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            \include doc_src_plugins.qdocinc 1
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        \li You must copy the \QD plugin and the Qwt library files to the
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            following locations:

            \list

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                \li \c {libqwt_designer_plugin.dylib} to
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                    \c {QtCreator.app/Contents/MacOS/designer}

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                \li  \c {libqwt.*.dylib} to \c {QtCreator.app/Contents/Frameworks}
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            \endlist

            Enter the following commands:

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            \include doc_src_plugins.qdocinc 4
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        \li Enter the following \c otool command to check the libraries that are
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            used by the Qwt library:

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            \include doc_src_plugins.qdocinc 2
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            The command returns the following output:

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            \include doc_src_plugins.qdocinc 3
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        \li Enter the following \c install_name_tool command to fix the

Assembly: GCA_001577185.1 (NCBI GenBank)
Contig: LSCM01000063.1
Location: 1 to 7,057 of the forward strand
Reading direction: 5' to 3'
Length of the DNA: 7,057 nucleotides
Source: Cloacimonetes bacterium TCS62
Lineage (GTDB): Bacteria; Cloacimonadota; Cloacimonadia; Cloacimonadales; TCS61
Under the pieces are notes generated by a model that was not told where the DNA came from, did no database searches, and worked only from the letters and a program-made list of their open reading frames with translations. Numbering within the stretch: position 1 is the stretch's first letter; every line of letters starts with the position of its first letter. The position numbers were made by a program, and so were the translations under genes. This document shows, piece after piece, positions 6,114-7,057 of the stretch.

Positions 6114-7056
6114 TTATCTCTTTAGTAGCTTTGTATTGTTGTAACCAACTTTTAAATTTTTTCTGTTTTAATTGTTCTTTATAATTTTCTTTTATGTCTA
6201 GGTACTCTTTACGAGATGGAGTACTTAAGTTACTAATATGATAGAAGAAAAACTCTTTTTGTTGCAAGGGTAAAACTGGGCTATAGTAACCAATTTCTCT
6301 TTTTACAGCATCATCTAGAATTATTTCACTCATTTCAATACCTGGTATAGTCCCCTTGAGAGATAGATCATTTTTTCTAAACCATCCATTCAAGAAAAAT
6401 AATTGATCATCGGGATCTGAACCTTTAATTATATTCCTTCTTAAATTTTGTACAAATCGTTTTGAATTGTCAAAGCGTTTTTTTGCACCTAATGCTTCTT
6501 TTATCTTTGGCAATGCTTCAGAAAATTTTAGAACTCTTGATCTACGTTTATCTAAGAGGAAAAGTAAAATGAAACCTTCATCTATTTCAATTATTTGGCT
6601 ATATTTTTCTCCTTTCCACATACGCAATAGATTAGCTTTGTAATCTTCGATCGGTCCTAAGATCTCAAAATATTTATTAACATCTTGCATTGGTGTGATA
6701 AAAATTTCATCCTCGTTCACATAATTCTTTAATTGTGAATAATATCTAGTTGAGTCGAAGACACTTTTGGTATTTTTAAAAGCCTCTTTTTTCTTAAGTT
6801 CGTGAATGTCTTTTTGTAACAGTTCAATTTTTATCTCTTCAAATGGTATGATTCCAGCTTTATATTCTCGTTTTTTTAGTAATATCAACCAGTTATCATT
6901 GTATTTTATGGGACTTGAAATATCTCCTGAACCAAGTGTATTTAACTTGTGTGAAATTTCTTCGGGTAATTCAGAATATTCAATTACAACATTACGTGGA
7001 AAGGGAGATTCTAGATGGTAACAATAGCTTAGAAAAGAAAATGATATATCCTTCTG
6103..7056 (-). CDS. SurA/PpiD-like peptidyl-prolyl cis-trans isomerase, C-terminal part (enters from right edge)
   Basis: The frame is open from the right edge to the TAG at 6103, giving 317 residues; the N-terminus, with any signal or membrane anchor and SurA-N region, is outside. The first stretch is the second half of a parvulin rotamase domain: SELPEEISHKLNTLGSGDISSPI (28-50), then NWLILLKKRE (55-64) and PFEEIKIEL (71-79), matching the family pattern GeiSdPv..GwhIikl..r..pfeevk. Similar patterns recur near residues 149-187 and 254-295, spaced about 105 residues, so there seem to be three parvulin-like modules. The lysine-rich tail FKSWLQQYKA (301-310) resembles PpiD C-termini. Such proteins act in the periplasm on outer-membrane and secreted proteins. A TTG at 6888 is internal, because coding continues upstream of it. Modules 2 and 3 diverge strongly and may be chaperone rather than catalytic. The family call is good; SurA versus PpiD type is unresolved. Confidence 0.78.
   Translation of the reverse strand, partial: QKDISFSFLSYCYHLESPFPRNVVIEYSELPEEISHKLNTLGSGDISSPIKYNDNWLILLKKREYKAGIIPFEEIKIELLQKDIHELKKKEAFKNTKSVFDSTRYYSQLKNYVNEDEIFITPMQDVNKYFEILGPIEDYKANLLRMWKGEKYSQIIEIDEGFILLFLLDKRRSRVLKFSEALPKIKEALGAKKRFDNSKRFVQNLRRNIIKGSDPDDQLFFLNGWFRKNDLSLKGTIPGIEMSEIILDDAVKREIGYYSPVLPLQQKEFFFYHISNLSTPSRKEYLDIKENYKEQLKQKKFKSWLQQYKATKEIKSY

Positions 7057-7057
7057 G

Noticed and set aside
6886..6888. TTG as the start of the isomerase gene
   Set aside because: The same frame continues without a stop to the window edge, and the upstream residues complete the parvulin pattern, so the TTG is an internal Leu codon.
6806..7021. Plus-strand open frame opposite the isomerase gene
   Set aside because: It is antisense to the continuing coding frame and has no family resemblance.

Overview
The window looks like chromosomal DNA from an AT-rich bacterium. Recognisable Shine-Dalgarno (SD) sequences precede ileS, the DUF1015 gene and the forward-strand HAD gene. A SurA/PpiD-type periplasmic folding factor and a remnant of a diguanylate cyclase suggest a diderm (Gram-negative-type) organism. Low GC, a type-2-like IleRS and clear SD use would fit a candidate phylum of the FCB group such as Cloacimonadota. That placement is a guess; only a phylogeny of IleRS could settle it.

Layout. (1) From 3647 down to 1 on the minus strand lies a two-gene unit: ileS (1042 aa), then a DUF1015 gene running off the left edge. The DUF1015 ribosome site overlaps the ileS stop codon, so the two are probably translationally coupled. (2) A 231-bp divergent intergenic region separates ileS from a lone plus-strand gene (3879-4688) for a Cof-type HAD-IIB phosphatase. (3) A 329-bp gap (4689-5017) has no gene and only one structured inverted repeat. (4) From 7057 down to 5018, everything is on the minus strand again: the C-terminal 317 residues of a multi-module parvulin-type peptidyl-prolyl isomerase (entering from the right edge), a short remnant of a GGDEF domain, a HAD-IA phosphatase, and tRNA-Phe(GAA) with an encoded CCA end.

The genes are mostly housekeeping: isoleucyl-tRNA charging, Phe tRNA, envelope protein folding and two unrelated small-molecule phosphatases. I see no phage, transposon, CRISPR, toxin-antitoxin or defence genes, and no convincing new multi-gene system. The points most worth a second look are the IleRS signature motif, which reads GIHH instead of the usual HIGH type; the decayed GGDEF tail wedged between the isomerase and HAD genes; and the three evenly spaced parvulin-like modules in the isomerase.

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            references of the libraries:

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            \include doc_src_plugins.qdocinc 5
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    \endlist

    \section1 Matching Build Keys

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    The \QC that is included in pre-built Qt packages on Windows is built with
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    the Microsoft Visual Studio compiler, whereas the version of Qt shipped for
    building applications is configured and built to use the MinGW/g++ compiler.
    Plugins built by using this version of Qt cannot be loaded by \QC because
    the build-keys do not match. The plugins can only be used in the standalone
    version of \QD. Choose \gui{Help > About \QC} to check the Qt version \QC
    was built with.

    To use \QD plugins that were built for the shipped Qt version, make sure
    that \QC is built with the same compiler by either recompiling \QC using
    MinGW or recompiling Qt with Microsoft Visual Studio, depending on which
    configuration you want to use for your applications.

*/